"Time for the cake!" Cat shouted, and we geared up to get messy. I had taken two chocolate Sara Lee cakes from the freezer and set them out to thaw about an hour before our ceremony. I'd placed one right on top of the other in an attempt to create the tiered effect of wedding cakes I'd seen in movies. I surreptitiously swiped at my confection's double-decker side and popped a sugar-coated finger in my mouth. They were thawed and ready. So I took a handful of cake and smeared it all over Todd. Then he took a fistful and smeared it back on me, careful not to get any in my hair. At first. Until he noticed how much I appreciated his keeping my carefully feathered bangs icing free. Good-bye, feathers, hello, frosting. Cat dared to laugh, so we both smeared a few handfuls over her. Partly for revenge, but mostly so she wouldn't feel left out.

I remember that we'd recently seen The Karate Kid Part II, and there was some kind of ceremonial bonding ritual in the movie where a Japanese couple drank tea from each other's cups, so we thought that maybe we should have a bonding ritual too. It was too hot for tea, so Todd and I each chewed a piece of grape Hubba Bubba bubble gum, blew a bubble, and then moved in close to each other so that our bubbles would touch and stick together—thus bonding the two of us for life. And as a wedding present Todd gave me a whole unopened pack of Watermelon Wave Bubblicious.

It was a hell of a day. What I remember most is how simple it all was. It probably took two minutes from my hatching the day's activity to "I do." That was before I had the chance to be scared I may have gotten pregnant from our three-second kiss. The more I thought about it, the more nervous I got, so I grabbed Todd and tugged at his arm.

"Do you think I could have just gotten pregnant from that kiss?" I whispered.

"I don't know. Do you?" he asked.

"If I knew, I wouldn't be asking." And we stood there and looked at each other for a moment, Todd's eyes blinking, eyebrows raised.

Then he shrugged. "Well, we did just get married, so if you are pregnant, I guess it's okay. I think it would be worse if we weren't already married."

"I think so too," I said.

Problem solved. The celebration resumed, and we consummated our marriage with a game of tag.

My marriage to Todd was perhaps my way of trying to create a union more perfect, or at least less disastrous, than my own parents' marriage. I remember the day my first dad sat me down and put a hand on each of my shoulders. He looked me square in the eye and said, "Jordan, I want you to know that I love you very much, and I want you to always remember that." I remember feeling a sense of dread, although I didn't know what the feeling was exactly—I just knew it didn't feel good, so I distracted myself by studying the hairs that were growing just a teensy bit too far out of his nose. "Do you know that, Jordan? Do you know that I love you as much as I'm capable of?" he asked. I blinked and watched the one gray hair that was peeking out of his left nostril like a little mouse amid the other black ones, checking to see if the coast was clear. "Jordan?"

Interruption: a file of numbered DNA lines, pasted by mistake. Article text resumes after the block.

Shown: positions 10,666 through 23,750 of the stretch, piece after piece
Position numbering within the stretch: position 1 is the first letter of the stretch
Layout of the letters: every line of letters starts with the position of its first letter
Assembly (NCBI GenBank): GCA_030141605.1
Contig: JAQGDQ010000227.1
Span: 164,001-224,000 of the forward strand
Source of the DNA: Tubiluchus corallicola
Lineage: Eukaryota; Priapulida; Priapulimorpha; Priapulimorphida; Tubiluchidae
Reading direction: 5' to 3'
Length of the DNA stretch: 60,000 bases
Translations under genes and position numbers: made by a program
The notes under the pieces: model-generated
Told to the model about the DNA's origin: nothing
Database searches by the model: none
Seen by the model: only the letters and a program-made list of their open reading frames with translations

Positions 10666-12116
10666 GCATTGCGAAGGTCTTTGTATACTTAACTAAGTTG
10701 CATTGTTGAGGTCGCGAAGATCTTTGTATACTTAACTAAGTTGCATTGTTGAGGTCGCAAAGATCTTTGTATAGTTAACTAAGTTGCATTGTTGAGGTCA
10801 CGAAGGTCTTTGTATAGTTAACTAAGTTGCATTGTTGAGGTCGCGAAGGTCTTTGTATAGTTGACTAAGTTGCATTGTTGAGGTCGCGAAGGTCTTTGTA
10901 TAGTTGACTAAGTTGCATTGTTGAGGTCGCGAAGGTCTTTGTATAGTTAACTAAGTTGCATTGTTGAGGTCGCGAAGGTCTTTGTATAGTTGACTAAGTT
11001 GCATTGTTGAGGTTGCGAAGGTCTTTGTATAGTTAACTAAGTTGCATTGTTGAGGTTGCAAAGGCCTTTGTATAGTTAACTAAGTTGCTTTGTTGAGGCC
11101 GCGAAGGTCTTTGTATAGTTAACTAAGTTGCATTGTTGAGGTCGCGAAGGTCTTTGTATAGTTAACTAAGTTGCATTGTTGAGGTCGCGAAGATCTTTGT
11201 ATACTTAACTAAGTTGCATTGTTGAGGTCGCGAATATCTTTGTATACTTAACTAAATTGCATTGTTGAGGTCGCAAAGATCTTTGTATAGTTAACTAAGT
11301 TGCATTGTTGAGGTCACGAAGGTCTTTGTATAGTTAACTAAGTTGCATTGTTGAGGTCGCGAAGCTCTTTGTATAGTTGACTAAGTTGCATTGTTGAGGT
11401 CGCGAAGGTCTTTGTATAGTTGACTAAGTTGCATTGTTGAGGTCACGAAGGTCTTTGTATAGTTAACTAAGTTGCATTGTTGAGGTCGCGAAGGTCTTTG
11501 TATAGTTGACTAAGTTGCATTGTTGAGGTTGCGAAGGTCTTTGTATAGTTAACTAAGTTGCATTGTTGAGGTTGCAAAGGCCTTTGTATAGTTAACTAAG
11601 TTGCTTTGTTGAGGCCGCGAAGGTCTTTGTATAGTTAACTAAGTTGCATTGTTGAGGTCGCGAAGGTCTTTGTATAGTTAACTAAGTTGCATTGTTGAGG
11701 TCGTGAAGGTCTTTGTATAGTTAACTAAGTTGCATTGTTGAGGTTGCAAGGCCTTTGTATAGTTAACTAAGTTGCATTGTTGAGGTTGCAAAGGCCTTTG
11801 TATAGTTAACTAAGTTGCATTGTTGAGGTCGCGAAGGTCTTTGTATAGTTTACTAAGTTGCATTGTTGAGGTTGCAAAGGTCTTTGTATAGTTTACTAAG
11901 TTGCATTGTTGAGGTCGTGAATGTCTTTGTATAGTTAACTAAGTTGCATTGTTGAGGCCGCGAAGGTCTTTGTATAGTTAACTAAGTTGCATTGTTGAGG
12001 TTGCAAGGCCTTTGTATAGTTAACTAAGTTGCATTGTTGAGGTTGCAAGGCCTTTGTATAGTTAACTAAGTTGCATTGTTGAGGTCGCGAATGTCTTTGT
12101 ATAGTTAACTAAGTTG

"Yes, Daddy."

"You understand that?"

"Uh-huh . . . ?" I said, with less certainty then he'd probably have liked.

"I may not see you for a while," he continued, "but that doesn't mean I won't be out there somewhere . . ." His words then drifted off with a theatrical pause. His nose hairs whistled slightly in the silence. I was mesmerized. Then he snapped back, ready to make his final point. "I just want to make sure you know that you are loved by your father, so that you don't grow up to be a man-hating lesbian."

I was barely five. A million thoughts raced through my head—a million questions that I wanted to ask him—but I felt paralyzed. Why are you telling me this? Where are you going? When will you be back? What is a lesbian? And most important, are you ever going to cut your nose hairs?

Nothing came out of my mouth. Well, none of the elevendy-million questions that whirled through my brain like a meteor shower, blasting through my mind until they'd exhausted their energy and faded away. The only thing I uttered was "Okay."

And he nodded, said, "Good girl," and then he was gone.

When my mom came in from the backyard a few minutes later, she didn't believe me when I told her that I didn't think Daddy was coming home. She got angry at me for saying such a terrible thing and asked me if I "thought I was a psychic." I told her no. I told her that I wasn't a psychic and I wasn't a lesbian—because even though I didn't know what either thing was, it just seemed like the right thing to say and I could tell my mom needed some reassurance.

"WHAT?" she yelled. And then I explained—told her everything he'd said, as nearly as I could recall it—and I must have captured the sense of it pretty well because afterward she went into the bathroom and cried for three and a half hours.